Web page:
Practically, as far as the restructuring of the General Church is concerned - no one knows how the amended regional structures will be implemented - or how much it will cost. Given that we cannot afford our present structure, how can we budget and afford another level of bureaucracy?

I don't think that's what we intend, or even what we want. But I don't see how we'll avoid it - and instead of our decisions about church doctrine and practice being decided by the Holy Spirit, they will be decided by the Judicial Council, who will go by the law - which we're about to change. 

We have amended the U.S. Constitution twenty-seven (27) times since 1787. We are proposing thirty-two (32) amendments to the UMC's Constitution all at once. My colleague Randy Cooper asks us to ask ourselves two questions of each amendment before we vote: 
  1. Will this amendment strengthen the mission and ministry of the church? 
  2. Will this amendment make clearer the church’s witness as the “one, holy, catholic, and apostolic” community called into being by Christ for the sake of the world?
I can't find many of the amendments to answer either of those questions in the affirmative. I fear that all this will do is further polarize people and issues in a denomination that is losing membership and becoming financially insolvent.

Lord, have mercy.
Christ, have mercy.
Lord, have mercy.


Wednesday, May 20, 2009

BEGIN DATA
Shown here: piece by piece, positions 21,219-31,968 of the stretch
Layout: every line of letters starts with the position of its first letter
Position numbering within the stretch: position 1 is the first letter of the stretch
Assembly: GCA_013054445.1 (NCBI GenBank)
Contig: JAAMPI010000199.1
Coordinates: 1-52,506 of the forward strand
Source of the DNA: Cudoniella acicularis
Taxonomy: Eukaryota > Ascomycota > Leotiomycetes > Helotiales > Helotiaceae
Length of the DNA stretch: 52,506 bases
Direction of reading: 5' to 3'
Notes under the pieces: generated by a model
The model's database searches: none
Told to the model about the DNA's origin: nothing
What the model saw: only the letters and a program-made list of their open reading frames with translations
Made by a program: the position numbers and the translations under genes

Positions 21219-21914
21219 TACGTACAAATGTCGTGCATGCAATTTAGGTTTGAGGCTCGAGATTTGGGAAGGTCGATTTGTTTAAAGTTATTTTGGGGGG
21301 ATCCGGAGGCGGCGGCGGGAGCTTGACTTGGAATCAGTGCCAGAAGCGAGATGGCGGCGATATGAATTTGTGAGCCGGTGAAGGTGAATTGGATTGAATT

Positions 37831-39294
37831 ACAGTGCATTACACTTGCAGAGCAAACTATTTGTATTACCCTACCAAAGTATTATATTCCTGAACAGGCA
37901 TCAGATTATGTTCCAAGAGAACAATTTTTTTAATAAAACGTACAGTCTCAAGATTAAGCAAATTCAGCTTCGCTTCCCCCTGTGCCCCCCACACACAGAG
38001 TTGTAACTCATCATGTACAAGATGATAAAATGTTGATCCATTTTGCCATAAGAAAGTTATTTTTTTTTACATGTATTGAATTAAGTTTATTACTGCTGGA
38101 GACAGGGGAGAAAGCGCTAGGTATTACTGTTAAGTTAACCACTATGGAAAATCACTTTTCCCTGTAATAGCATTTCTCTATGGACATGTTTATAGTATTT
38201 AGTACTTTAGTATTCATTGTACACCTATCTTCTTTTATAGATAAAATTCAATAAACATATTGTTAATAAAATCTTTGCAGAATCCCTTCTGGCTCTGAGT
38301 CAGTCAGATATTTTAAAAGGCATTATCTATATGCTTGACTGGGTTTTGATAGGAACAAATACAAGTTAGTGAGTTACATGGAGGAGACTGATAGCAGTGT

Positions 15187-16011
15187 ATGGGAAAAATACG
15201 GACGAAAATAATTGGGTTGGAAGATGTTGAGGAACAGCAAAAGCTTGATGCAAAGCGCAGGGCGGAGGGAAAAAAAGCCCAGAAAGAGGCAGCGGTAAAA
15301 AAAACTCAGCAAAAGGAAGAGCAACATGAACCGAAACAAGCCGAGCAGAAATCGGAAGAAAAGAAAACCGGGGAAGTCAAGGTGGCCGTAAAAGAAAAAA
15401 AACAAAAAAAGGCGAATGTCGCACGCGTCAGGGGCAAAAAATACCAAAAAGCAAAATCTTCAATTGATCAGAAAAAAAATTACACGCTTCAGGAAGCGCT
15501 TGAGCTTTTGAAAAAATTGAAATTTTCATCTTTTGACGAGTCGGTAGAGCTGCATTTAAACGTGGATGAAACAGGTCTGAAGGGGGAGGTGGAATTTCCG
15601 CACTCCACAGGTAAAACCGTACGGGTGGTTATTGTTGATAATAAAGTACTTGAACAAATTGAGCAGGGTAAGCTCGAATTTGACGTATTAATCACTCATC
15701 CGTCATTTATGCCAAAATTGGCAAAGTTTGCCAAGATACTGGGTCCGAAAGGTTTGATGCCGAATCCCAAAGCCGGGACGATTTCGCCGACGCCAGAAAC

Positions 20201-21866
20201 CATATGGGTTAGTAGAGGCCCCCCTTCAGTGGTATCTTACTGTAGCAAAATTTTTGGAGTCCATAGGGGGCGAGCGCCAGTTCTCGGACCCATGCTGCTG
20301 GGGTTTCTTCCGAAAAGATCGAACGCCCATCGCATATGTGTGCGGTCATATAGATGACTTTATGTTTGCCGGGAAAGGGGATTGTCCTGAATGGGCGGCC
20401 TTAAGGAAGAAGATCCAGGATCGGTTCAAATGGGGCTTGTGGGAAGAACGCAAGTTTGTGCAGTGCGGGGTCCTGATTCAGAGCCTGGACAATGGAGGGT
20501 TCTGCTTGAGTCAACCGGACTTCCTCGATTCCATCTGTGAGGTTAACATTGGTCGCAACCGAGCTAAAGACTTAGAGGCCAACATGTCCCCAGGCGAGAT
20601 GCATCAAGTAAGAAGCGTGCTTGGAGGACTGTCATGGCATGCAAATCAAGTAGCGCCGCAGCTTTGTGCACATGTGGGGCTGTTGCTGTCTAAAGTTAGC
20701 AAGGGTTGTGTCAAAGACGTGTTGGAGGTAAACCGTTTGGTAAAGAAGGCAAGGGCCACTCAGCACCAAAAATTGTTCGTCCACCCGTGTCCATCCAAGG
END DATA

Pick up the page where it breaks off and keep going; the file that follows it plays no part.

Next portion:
The Cloud of Witnesses

[From Newsletter, 5/20/09]

I got more than I bargained for in teaching Christianity 101 on Sunday nights. While the crowd that has come so far was not my target crowd of younger folks who wanted to know more about the faith, I have found myself challenged by seasoned Christians who want to know even more about their faith. So after dissecting the creeds and examining essential Christian doctrines – and thinking we were done - we are now delving into how God worked through people and history to illuminate His will and wishes for us. As a result, I have had to go back and “restudy” early Christian history and the Early Church Fathers. It is serendipitous that my studies have coincided with the celebration of Older Adult Sunday and our OWLS (Older, Wiser, Laughing Souls) Banquet today – I am so reminded of how grateful we should be for those saints who have gone before us and on whose shoulders we stand upon.

I am reminded of this quote from one of my mentors, Prof. Justo Gonzáles (who always said when getting one of our names wrong that we gringos looked all alike) from his book The Story of Christianity:
Like it or not, we are heirs of… diverse and even contradictory witnesses. Some of their actions we may find revolting, and others inspiring. But all of them form part of our journey. All of them, those whom we admire and well as those whom we despise, brought us to where we are now.